Back in April 2018, the American Academy of Sleep Medicine issued a position statement in the Journal of Clinical Sleep Medicine regarding the safety risks of the ridesharing industry. Ridesharing drivers in West Virginia, as elsewhere in the U.S., typically work during extended periods of wakefulness like the late nights and early mornings. This can be due to low fare and salary incentives combined with a feeling that sleep is unimportant.
The result of this trend is sleep deprivation and drowsy driving. Moreover, most ridesharing drivers are independent contractors who are not screened for medical conditions that could reduce their alertness behind the wheel, such as obstructive sleep apnea, so the risk goes undetected.
The AAA Foundation for Traffic Safety says that there are an average of 328,000 drowsy driving crashes every year in the U.S., including 109,000 that result in injuries and 64,000 in fatalities. In its 2017-2018 Most Wanted List, the National Transportation Safety Board placed the reduction of fatigue-related accidents among the top 10 most critical changes.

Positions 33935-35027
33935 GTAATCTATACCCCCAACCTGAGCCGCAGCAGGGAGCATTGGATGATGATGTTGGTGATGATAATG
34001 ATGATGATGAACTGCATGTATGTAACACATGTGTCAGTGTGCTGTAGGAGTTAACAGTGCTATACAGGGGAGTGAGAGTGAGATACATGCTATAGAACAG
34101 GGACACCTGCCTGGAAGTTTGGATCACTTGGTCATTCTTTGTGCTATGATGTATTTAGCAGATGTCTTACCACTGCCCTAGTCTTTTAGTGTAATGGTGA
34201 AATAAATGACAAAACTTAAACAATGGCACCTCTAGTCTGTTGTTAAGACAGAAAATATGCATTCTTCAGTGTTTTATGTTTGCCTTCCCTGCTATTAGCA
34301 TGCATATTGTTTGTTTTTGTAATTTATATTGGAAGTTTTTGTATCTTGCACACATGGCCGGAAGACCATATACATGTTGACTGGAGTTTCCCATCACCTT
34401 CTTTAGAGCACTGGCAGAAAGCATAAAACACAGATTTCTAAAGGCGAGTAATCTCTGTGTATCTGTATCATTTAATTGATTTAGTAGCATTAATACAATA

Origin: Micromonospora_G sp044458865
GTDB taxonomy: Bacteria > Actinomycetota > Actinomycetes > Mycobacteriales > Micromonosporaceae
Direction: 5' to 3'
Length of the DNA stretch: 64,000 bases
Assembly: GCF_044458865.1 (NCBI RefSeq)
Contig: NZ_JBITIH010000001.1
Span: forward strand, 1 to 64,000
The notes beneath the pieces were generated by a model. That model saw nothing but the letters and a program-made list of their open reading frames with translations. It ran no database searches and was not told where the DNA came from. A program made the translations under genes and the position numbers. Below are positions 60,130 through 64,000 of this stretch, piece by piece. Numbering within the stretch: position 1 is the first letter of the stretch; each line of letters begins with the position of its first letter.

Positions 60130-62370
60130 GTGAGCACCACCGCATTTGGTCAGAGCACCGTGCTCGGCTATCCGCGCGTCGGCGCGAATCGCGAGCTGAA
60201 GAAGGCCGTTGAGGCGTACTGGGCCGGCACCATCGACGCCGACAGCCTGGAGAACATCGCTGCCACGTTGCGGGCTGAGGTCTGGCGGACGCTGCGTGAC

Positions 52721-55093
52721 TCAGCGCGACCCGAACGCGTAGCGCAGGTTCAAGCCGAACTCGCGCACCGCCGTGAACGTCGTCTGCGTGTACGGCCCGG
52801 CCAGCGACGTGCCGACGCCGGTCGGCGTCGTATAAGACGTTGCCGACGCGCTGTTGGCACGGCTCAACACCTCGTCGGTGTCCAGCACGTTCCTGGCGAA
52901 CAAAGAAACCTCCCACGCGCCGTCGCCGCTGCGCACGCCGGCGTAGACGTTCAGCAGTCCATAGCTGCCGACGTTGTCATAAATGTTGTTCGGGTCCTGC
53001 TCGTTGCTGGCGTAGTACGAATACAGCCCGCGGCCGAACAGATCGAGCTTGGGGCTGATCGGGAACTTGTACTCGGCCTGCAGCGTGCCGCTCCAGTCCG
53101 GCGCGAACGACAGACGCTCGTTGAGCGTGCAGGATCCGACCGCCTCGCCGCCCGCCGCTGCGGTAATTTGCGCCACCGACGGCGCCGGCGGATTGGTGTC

As for the AASM, it’s calling for collaborative efforts by ridesharing companies, government officials, medical professionals and law enforcement to address the issue. Some changes have already been made. For instance, Uber now requires drivers to go offline for six hours after driving for 12. Lyft requires a six-hour break for every 14 hours.
Drowsy driving is a form of negligent driving, so if it’s behind an accident, those who are injured may be able to file a claim. In West Virginia, plaintiffs can be awarded damages if they are less than 50 percent to blame for a crash. The defendant’s auto insurance company can aggressively deny payment, though, so victims may benefit from hiring legal counsel. A lawyer might negotiate for a fair settlement covering medical expenses, property damage, lost wages and more.